7
8.6
SCORE

The Peavey MAX 250 is among the more powerful bass combos we tested. It features 250 watts of power, three-band EQ with overdrive, contour, mid-shift, and brightness switches, plus a 3-way speaker switch that lets you select low, mid, or high tones. The controls are all conveniently located on the front panel, with reverb and compressor controls on back. The EQ is very basic, but it's easy to use, and it features tone controls that do a good job of setting the bass amp's sound. The 3-way speaker switch makes it easy to switch between low, mid, and high tones, and Peavey's DDT speaker protection feature helps keep your speakers from blowing. A 15-inch speaker offers enough volume to fill an average-sized room, and Peavey's built-in speaker output lets you connect the amp to an external PA system or mixing board. The MAX 250 has a simple, clean design, and it's easy to set up. The included footswitch lets you turn the speaker on and off, and it even comes with a carry bag. The amplifier ships with a power cord, stereo RCA cables, and a remote bass level control, and it's backed by a 2-year warranty.

8
8.6
SCORE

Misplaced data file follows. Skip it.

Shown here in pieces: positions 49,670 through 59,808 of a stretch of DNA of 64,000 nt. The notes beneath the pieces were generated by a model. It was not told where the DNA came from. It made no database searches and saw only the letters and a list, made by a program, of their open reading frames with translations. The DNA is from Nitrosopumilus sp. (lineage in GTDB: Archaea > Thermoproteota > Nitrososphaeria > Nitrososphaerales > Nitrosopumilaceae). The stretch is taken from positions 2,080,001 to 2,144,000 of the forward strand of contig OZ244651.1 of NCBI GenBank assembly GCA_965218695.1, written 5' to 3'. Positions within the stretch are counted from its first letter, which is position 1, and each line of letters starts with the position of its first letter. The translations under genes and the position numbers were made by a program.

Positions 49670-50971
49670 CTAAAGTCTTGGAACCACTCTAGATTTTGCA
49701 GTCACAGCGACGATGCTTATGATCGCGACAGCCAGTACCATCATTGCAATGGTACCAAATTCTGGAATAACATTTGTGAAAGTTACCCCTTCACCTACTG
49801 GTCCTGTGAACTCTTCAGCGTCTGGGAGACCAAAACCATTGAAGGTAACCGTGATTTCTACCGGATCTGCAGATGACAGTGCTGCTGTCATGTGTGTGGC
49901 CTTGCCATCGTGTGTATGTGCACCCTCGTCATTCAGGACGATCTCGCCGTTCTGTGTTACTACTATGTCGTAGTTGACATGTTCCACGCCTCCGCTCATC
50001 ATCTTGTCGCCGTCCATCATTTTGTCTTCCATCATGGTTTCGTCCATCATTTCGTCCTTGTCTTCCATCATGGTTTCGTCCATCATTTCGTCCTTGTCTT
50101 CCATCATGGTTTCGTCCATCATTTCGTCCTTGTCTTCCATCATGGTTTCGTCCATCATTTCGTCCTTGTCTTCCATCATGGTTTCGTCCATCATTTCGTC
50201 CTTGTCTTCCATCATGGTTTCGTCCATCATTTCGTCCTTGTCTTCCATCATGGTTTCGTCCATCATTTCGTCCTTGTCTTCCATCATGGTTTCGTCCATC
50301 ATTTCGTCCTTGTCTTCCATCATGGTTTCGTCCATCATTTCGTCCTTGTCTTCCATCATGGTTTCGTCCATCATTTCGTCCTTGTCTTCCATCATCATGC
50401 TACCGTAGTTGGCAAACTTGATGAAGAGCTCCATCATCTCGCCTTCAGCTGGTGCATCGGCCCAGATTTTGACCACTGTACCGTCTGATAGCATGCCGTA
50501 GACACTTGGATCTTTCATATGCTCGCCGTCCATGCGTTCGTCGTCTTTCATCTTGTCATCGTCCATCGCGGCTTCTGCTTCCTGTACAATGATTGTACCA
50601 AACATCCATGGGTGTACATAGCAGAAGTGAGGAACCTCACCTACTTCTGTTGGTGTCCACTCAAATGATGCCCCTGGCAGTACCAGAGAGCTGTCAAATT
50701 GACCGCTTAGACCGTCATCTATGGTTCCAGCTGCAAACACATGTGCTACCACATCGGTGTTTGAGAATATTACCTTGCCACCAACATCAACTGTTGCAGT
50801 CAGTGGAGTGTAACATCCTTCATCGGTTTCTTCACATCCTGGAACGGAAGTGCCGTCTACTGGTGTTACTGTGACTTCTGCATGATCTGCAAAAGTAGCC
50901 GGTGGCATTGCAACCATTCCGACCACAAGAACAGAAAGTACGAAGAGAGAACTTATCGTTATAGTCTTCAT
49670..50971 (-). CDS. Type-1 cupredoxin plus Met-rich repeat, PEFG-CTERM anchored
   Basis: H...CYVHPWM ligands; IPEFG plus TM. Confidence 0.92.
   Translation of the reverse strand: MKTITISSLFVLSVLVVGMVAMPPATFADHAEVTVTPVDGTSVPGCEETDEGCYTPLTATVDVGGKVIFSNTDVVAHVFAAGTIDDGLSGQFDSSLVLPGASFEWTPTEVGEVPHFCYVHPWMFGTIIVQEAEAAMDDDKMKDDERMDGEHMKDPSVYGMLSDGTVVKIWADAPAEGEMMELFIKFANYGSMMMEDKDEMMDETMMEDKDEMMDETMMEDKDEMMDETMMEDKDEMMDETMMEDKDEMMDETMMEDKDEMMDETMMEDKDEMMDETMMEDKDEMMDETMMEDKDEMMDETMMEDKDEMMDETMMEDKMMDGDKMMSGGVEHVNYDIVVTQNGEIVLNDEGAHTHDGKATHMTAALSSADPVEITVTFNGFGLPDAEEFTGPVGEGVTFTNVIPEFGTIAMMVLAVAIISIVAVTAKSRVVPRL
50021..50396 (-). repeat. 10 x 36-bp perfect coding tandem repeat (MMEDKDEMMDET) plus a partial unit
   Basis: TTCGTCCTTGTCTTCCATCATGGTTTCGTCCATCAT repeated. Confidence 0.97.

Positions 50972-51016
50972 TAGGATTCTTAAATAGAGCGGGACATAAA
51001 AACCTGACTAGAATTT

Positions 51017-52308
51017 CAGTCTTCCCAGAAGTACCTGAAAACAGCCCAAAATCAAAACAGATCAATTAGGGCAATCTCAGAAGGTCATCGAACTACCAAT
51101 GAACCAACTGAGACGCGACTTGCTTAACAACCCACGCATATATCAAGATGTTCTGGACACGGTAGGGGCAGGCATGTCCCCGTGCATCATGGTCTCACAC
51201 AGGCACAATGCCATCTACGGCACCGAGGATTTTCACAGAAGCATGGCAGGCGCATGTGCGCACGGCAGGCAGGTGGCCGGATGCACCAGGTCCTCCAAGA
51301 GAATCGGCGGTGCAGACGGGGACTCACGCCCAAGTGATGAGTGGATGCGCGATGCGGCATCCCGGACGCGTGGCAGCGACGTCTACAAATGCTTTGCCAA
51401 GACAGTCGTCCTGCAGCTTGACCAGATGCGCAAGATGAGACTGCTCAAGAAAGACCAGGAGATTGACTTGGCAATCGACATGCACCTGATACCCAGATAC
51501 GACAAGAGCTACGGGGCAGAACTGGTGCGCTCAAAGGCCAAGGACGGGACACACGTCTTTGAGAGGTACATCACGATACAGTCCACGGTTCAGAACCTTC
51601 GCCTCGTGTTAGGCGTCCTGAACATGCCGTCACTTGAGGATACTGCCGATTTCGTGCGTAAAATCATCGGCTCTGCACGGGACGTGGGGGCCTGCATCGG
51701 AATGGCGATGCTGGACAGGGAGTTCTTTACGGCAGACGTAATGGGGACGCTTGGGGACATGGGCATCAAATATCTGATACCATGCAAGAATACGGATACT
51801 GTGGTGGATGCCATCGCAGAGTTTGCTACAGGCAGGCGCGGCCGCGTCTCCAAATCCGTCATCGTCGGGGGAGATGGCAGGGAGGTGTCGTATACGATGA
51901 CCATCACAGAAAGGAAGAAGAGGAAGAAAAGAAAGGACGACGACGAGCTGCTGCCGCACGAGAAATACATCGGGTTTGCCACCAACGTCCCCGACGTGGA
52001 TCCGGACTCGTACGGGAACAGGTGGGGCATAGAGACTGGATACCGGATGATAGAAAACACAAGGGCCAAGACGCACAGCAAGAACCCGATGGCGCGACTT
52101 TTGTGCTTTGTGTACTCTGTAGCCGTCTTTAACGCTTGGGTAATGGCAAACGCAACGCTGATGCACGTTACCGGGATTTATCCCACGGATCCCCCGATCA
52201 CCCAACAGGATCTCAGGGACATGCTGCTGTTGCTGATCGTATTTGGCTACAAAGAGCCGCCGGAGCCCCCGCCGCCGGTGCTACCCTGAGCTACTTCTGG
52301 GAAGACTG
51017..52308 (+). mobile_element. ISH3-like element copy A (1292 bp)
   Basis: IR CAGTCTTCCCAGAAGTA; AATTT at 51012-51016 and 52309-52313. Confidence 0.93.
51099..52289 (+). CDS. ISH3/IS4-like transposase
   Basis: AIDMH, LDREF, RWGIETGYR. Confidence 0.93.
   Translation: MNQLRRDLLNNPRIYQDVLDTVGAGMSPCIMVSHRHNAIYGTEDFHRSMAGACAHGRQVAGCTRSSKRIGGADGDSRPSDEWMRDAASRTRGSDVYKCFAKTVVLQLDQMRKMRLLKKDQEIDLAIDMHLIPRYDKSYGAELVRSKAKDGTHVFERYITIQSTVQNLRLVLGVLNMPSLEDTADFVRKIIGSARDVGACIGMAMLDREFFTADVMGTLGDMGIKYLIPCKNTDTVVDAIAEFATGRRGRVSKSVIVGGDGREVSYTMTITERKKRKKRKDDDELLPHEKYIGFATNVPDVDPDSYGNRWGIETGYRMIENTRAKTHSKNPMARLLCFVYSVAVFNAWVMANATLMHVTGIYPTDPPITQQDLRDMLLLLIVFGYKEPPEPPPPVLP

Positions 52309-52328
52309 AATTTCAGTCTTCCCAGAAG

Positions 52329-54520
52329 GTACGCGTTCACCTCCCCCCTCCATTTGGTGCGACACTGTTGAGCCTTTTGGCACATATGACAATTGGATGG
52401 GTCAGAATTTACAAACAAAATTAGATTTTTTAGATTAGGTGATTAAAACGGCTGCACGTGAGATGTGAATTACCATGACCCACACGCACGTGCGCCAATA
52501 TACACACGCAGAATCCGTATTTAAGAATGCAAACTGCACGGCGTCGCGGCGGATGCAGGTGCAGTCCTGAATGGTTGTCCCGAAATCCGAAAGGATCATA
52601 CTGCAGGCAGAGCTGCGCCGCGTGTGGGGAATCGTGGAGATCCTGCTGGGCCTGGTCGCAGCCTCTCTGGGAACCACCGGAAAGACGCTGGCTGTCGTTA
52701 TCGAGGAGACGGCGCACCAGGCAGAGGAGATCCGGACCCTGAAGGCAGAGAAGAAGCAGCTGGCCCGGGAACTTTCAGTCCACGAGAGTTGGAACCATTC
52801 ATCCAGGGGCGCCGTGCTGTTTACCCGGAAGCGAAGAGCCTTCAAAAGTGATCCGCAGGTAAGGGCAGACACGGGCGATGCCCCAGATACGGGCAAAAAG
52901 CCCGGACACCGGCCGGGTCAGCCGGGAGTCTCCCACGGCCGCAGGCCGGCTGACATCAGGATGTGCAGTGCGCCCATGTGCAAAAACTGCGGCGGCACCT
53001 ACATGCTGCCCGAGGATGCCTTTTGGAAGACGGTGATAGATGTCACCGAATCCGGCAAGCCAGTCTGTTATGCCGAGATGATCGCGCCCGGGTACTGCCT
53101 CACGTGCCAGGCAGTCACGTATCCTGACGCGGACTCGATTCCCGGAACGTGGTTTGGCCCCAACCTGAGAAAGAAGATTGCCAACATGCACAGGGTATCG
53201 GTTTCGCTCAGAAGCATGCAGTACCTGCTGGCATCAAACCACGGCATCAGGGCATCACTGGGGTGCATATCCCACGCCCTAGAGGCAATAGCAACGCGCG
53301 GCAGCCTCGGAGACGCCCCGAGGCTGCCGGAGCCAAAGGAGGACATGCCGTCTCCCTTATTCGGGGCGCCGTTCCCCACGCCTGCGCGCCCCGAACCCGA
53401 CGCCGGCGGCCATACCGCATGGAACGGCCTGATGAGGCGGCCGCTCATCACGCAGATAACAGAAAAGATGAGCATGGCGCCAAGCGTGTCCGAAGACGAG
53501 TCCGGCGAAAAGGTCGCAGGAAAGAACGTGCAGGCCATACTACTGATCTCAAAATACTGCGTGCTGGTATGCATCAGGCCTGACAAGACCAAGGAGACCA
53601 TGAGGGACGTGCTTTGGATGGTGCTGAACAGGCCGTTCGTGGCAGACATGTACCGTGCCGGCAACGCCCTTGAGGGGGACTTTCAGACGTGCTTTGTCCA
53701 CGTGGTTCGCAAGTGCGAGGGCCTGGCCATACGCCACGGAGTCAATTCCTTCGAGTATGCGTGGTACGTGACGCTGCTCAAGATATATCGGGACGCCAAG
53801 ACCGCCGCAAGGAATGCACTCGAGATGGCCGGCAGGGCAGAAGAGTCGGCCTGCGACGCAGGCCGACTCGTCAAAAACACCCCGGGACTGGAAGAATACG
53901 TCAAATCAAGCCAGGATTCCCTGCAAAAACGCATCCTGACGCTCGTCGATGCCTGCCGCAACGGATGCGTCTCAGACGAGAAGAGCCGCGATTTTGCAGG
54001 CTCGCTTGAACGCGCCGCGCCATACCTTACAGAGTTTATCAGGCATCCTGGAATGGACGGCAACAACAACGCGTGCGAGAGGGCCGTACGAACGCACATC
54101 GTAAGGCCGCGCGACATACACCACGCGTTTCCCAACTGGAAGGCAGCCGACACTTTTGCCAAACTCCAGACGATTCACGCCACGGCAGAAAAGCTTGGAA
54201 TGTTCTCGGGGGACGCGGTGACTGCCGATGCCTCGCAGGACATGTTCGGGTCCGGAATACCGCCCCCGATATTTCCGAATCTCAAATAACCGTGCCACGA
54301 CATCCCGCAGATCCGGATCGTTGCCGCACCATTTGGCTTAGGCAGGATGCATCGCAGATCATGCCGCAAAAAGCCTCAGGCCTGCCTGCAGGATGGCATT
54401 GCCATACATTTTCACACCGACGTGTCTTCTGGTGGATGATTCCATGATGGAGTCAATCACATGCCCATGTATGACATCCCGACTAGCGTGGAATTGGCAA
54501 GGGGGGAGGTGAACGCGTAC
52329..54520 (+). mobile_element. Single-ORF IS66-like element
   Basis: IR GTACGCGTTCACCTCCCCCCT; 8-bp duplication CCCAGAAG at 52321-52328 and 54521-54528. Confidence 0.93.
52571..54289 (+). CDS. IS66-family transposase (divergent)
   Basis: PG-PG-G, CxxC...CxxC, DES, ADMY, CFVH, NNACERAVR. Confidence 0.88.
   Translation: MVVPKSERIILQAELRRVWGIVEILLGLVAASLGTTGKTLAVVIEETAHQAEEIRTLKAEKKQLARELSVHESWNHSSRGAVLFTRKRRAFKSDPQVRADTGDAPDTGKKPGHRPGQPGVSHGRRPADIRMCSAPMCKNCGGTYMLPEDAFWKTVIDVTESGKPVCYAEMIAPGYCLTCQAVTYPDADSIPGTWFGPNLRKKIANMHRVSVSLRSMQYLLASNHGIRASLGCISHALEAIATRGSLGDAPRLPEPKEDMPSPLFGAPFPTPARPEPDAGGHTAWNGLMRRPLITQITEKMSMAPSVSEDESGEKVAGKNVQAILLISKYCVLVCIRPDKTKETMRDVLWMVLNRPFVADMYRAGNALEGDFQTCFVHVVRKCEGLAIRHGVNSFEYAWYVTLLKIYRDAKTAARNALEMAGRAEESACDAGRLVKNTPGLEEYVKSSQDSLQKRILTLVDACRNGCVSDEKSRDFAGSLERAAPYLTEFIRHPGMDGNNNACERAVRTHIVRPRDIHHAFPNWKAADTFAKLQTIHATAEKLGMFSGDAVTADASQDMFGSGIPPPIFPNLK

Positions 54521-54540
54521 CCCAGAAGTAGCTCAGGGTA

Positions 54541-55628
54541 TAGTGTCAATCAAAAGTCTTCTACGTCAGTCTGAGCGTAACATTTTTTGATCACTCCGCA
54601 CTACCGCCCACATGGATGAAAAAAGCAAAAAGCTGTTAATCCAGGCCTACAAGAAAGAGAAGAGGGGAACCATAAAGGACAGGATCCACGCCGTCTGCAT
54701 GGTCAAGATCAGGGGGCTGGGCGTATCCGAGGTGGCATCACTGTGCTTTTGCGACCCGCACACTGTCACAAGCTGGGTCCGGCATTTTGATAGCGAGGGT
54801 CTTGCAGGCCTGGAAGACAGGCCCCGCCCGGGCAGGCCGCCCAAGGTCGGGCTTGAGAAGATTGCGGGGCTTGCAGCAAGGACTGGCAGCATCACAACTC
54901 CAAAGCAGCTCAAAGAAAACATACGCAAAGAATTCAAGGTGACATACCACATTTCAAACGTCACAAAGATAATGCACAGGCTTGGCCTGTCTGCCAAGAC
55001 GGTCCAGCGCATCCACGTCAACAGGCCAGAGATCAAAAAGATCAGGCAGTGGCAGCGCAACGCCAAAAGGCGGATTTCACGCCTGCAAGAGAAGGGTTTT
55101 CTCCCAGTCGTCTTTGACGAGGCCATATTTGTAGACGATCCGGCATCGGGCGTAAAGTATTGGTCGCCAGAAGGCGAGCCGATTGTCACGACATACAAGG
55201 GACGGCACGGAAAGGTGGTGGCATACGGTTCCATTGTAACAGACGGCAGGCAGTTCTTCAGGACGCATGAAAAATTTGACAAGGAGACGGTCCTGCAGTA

The Peavey MAX 208 bass combo amp is the king of the hill when it comes to affordable bass amps. With 200 watts of power, plenty of speaker outs, and a built-in digital tuner, the MAX 208 is perfect for any gig. It has a nice clean tone, although it's a little muddy. The Overdrive switch adds some distortion, but we didn't find it particularly inspiring. We recommend using the Mid-Shift switch to reshape your sound, as well as the Bright switch, which boosts the highs slightly. The Contour switch allows you to dial in some nice mid-bass boost, and a Kosmos-C switch lets you choose a more acoustic sound. The MAX 208's EQ is nicely laid out, allowing you to dial in just the right tone for whatever band you're playing. Its controls feel responsive, and the EQ knobs are labeled clearly. The MAX 208 has a solid construction and is easy to set up, and thanks to its built-in digital tuner, you won't have to worry about tuning up before every gig. The MAX 208 is right at home on the stage or in the studio, and it's our top pick for a budget bass amp.